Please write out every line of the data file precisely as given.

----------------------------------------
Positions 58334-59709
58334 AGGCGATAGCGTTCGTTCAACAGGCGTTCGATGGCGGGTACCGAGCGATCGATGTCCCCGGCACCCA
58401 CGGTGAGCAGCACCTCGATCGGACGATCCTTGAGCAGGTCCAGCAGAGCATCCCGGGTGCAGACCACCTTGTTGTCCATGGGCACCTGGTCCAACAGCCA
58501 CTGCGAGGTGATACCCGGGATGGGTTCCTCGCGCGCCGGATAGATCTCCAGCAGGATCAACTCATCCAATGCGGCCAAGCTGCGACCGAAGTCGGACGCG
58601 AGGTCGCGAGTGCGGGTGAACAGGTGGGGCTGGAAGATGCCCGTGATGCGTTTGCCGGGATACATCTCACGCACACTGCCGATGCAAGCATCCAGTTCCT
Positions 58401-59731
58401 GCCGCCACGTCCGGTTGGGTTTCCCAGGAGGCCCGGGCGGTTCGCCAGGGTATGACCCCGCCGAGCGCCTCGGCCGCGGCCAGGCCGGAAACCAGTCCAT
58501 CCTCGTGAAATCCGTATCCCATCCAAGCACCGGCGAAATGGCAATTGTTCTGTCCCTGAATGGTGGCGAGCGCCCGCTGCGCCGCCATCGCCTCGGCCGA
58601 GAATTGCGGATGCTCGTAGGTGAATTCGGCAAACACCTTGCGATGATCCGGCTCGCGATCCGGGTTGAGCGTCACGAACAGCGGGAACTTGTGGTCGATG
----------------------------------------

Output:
Positions 58334-59709
58334 AGGCGATAGCGTTCGTTCAACAGGCGTTCGATGGCGGGTACCGAGCGATCGATGTCCCCGGCACCCA
58401 CGGTGAGCAGCACCTCGATCGGACGATCCTTGAGCAGGTCCAGCAGAGCATCCCGGGTGCAGACCACCTTGTTGTCCATGGGCACCTGGTCCAACAGCCA
58501 CTGCGAGGTGATACCCGGGATGGGTTCCTCGCGCGCCGGATAGATCTCCAGCAGGATCAACTCATCCAATGCGGCCAAGCTGCGACCGAAGTCGGACGCG
58601 AGGTCGCGAGTGCGGGTGAACAGGTGGGGCTGGAAGATGCCCGTGATGCGTTTGCCGGGATACATCTCACGCACACTGCCGATGCAAGCATCCAGTTCCT
Positions 58401-59731
58401 GCCGCCACGTCCGGTTGGGTTTCCCAGGAGGCCCGGGCGGTTCGCCAGGGTATGACCCCGCCGAGCGCCTCGGCCGCGGCCAGGCCGGAAACCAGTCCAT
58501 CCTCGTGAAATCCGTATCCCATCCAAGCACCGGCGAAATGGCAATTGTTCTGTCCCTGAATGGTGGCGAGCGCCCGCTGCGCCGCCATCGCCTCGGCCGA
58601 GAATTGCGGATGCTCGTAGGTGAATTCGGCAAACACCTTGCGATGATCCGGCTCGCGATCCGGGTTGAGCGTCACGAACAGCGGGAACTTGTGGTCGATG